I spent two long days at the Arthritis Foundation's 35th Annual Classic Auto Show & Cruise-in this weekend. By Saturday evening I was sunburned, exhausted, and just a little bit upset. Let me explain why.
This year is the 50th anniversary of the Chevy Camaro. To honor 50 years of the Camaro, the show made the model one of the featured marques cars.
I saw more Camaros participate in this year's show than in the past four years primarily because of the marque designation. On Saturday 68 Camaros from all six generations competed in the class judging. The previous high had been 34 cars. Last year, for example, only 18 Camaros signed up for the Saturday portion of the show.
So why am I upset? Well, here's why:
- While the judges managed to give out 14 six-footers to Corvettes and 11 six-footers to Mustangs, only ONE Camaro, a yellow 2nd gen, received a six-foot trophy on Friday night.
- Despite 18 cars in the Camaro 2009 and up sub-class, there was no first place award plaque for the sub-class on Saturday. When I asked one of the judges which car received the first place award, he told me they "screwed up" and didn't have an award plaque for the sub-class. He couldn't even tell me which car received the most points because the scoring sheets were left at the show headquarters. So basically myself and the 17 other 5th and 6th generation Camaro owners spent the morning cleaning ours cars for no reason. Thanks Arthritis Foundation for waisting everyone's time!
- While the Corvettes and Mustangs got their own parking areas for Saturday's judging well away from the food vendors, the Camaros were stuck in close proximity to the food trucks. By Saturday afternoon everyone's Camaro was speckled with cooking grease!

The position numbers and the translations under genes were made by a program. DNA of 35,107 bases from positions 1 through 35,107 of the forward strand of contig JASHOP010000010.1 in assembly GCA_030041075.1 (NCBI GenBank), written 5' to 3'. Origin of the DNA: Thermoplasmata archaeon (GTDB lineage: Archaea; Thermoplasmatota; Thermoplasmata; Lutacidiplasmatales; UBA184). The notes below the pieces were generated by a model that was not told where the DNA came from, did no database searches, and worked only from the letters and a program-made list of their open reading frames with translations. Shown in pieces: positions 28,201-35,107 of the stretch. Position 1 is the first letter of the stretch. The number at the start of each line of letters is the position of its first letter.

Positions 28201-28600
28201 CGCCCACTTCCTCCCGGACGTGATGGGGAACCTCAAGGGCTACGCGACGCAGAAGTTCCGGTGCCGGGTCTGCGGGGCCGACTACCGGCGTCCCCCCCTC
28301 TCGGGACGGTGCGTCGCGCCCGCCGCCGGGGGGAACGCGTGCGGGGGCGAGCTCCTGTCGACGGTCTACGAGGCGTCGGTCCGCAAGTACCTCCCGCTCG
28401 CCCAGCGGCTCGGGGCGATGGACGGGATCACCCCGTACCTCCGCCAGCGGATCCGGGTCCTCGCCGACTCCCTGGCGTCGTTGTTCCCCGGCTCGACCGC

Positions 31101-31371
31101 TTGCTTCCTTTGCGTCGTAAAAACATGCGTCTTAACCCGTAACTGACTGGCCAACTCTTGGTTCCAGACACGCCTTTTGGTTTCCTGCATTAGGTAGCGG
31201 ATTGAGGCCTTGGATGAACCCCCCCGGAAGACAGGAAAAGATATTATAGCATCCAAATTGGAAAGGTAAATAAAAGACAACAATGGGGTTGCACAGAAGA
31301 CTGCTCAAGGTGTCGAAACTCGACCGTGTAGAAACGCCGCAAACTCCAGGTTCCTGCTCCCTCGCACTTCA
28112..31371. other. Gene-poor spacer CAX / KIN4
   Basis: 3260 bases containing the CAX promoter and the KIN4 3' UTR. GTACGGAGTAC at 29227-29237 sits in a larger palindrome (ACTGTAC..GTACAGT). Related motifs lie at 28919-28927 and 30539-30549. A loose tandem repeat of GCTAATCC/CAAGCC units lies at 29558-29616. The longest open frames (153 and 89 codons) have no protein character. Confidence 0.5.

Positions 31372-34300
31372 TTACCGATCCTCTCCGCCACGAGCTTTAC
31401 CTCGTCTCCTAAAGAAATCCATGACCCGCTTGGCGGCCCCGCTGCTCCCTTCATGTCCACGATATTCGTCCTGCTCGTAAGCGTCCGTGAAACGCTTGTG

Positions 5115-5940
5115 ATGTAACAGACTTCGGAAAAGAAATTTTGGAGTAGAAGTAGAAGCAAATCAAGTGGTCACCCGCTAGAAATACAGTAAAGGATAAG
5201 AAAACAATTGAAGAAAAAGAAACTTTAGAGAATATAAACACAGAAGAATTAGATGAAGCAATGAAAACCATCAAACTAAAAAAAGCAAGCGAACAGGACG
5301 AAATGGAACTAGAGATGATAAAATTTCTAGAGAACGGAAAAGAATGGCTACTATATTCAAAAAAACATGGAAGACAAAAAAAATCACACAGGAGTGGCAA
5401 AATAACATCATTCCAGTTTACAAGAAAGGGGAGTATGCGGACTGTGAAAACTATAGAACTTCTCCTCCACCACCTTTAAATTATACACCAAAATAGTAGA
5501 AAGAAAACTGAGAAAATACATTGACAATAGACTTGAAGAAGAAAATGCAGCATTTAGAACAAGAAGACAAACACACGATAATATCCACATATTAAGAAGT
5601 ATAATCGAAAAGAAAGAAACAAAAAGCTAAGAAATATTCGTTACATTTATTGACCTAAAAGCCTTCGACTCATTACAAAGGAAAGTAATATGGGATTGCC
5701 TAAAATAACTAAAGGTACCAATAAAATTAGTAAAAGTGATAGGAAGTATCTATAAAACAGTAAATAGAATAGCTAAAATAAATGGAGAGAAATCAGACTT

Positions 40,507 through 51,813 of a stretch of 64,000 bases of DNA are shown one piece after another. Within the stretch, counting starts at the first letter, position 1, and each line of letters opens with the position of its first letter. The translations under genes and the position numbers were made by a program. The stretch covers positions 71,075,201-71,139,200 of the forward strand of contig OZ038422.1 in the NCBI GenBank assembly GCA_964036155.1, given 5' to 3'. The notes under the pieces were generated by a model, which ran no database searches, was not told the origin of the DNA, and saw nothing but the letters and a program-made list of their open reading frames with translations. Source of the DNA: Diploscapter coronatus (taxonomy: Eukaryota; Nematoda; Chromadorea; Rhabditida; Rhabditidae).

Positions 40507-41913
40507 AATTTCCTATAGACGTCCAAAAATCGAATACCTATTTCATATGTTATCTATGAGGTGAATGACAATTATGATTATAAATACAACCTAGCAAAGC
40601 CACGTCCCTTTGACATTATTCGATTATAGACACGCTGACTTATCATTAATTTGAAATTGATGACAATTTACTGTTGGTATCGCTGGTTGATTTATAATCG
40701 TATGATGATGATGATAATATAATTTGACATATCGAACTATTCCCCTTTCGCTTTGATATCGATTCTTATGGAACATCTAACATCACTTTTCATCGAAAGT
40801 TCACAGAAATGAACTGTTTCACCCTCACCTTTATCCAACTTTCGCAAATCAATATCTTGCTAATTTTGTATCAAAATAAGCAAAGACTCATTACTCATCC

If this is how the Camaro is treated as a featured marque class, I hate to see its treatment next year when it returns back to a regular class.
I threaten every year that the Friday show will be my last. It's too long, the entry fee is too costly, the judging favors the Corvettes and Mustangs, and the parking can be a real pain in the butt, especially when it's time to leave. But after what happened this weekend, this may well be my last Arthritis show ever.
Ok, now that I've got my rant out-of-the-way, let's talk about the rest of the show.
As predicted, the Arthritis show being held on a different weekend from Goodguys had a significant effect on participation. There were 200 more pre-registrations this year than in previous years. On Friday 180 more vehicles registered at the gate giving a grand total of 1110 registered automobiles for the day.
There were a few more food and product vendors than in previous years but not an earth shattering amount. For a show of this size, the number of product vendors is very small. And I would say a third of those vendors are selling products unrelated to automobiles.
Mike Albert and his Ultimate Elvis Tribute provided the entertainment Friday evening while Phil Dirt & the Dozers continued to be the Saturday act.